Lady Mary and Charles Blake: Lady Mary is at her best when she has a worthy adversary, and Charles Blake seems to be that adversary. Unlike, Lord Gillingham, Blake doesn't fawn over Mary, but their spiky banter took a lovely turn when they set out to save Downton's pigs. (Would it really have taken too long to get the pig man? Who knows! We got Lady Mary in the mud!) Their willingness to have fun with one another—throwing mud! Making eggs!—made us ship them hard. (Read our Q&A with Julian Ovenden, who plays Blake.)
Isobel Crawley and the Dowager Countess: These two have always been destined to operate as a pair—something the universe acknowledged when Penelope Wilton and Maggie Smith starred in The Best Exotic Marigold Hotel together—so it was inevitable, really, that Violet would come down with bronchitis and that Isobel would nurse her to health or kill her trying. If this was all just an excuse to get these two women playing gin rummy in their pajamas, well, to that we say goody-goody.
Baxter: Hey lady, we want to like you. That time you brought orange juice to Cora still resonates. But if you insist on following through with Thomas's (rather ridiculous) information-gathering schemes, maybe cut down on all that bug-eyed staring? You look like a fool.
Mrs. Patmore and Mr. Carson: Once again, we're so beyond over this whole Ivy/Daisy/Alfred storyline that we've moved on to resenting the people who aid and abet the story. For example, Carson and Mrs. Patmore, who so wanted to avoid a scene when Alfred came back to visit downton that they faked a flu outbreak and had the poor boy stay at the nearby ale house, rather than just telling Daisy to knock it off already. Here's a better idea: Daisy and Ivy (and Jimmy, for that matter) can stay at the ale house. Forever.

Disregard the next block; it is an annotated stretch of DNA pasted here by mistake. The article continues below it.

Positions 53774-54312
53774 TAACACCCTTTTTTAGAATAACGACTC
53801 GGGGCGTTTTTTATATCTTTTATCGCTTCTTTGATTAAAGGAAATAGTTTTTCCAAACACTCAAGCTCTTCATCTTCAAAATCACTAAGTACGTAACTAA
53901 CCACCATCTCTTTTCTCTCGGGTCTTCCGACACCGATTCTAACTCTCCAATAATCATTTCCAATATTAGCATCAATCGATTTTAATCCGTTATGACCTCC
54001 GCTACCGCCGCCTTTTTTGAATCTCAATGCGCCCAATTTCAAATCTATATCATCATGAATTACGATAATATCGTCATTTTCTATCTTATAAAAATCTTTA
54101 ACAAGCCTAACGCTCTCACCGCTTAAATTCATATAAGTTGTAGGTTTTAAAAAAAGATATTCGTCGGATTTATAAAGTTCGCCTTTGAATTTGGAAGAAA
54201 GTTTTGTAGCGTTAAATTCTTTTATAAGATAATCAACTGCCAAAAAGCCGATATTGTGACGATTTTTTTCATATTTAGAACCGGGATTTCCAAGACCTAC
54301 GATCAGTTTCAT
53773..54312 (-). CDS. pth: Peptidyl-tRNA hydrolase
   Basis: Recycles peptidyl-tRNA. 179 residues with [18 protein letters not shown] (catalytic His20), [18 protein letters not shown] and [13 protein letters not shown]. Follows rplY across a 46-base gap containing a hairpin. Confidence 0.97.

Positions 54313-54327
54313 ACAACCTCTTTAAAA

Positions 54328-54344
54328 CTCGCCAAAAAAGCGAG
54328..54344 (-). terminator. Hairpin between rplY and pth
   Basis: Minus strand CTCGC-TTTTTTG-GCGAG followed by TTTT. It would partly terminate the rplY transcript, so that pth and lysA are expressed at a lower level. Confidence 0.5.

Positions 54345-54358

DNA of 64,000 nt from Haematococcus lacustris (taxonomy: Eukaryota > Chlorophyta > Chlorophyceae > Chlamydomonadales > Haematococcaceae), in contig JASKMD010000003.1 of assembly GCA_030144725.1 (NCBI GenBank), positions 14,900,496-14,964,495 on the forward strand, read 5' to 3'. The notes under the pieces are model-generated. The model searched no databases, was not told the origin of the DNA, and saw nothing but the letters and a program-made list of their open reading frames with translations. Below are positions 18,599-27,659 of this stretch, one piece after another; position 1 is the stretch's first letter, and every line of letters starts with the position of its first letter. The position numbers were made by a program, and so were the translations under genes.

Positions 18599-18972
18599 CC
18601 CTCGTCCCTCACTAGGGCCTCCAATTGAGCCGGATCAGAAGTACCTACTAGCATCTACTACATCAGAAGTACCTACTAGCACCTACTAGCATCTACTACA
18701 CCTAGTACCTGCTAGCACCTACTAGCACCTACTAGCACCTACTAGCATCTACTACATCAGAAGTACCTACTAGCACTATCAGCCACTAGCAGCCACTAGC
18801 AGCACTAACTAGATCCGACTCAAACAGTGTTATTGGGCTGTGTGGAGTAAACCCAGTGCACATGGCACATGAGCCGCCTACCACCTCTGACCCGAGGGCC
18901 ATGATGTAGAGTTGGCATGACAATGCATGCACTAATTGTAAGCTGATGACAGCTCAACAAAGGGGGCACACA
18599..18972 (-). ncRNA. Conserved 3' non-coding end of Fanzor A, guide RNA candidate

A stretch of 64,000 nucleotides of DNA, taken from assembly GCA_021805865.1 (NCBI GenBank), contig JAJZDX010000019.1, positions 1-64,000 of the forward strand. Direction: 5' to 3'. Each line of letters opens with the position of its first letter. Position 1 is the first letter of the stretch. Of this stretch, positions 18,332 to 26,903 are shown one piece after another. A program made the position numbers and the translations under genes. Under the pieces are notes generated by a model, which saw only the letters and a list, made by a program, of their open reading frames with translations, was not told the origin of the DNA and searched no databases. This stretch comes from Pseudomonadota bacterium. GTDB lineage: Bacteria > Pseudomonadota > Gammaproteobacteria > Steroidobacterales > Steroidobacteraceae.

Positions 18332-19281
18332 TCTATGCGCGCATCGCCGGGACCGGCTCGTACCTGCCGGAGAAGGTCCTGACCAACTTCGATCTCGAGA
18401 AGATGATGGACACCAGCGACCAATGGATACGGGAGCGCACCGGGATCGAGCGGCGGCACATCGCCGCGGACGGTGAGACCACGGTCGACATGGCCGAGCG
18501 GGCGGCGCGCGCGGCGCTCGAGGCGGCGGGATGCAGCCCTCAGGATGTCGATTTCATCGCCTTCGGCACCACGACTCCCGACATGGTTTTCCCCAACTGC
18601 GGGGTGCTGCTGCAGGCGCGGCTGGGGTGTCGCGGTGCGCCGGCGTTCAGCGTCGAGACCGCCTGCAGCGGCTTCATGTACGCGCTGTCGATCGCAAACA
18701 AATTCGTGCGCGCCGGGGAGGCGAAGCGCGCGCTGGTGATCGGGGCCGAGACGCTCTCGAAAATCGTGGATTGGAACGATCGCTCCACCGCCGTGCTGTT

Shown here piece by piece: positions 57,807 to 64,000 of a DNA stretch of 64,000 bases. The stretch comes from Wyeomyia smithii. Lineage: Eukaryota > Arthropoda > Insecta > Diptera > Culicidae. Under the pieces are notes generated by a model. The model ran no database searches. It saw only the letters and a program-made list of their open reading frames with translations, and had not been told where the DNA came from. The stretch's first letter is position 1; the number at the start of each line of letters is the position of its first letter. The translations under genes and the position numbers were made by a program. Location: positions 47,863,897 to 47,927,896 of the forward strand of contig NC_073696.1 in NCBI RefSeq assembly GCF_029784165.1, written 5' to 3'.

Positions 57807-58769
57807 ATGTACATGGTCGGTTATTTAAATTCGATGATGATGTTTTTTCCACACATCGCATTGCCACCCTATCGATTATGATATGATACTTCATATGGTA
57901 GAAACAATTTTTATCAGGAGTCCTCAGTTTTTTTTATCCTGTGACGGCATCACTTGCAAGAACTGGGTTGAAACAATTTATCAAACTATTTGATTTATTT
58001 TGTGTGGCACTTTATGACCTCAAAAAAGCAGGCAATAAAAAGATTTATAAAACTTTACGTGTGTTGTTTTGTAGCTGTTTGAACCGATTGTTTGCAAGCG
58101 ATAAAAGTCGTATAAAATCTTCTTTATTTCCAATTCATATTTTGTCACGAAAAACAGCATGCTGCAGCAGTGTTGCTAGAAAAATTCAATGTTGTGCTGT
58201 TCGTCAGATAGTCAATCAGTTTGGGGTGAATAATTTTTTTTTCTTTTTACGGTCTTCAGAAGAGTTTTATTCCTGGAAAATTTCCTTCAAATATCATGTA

Lord Grantham: Come on, Lord G. Don't pretend like Thomas isn't way better company for a trans-Atlantic voyage than Bates would be. Do not even front.
Gillingham's Valet: Look, this was an easy choice, but in an episode with a lot of sufferable people, the presence of Gillingham's valet, Anna's vile rapist Green, has to be acknowledged as the most insufferable thing here. Just that awful smirky face he gave Mrs. Hughes when she cornered him would probably have been enough to do it, though he followed it with an even more disgusting line that both he and Anna were drunk and shared the blame. This guy is pure evil. From the way that breakfast scene played out, Green mentioning that he went downstairs during the concert that night and Bates registering that his suspicions may well have been confirmed, it looks like Bates is on his way to taking out retribution himself. Though we're secretly hoping Lady Mary exacts some Downton justice now that she's in on the secret.
This article is from the archive of our partner The Wire.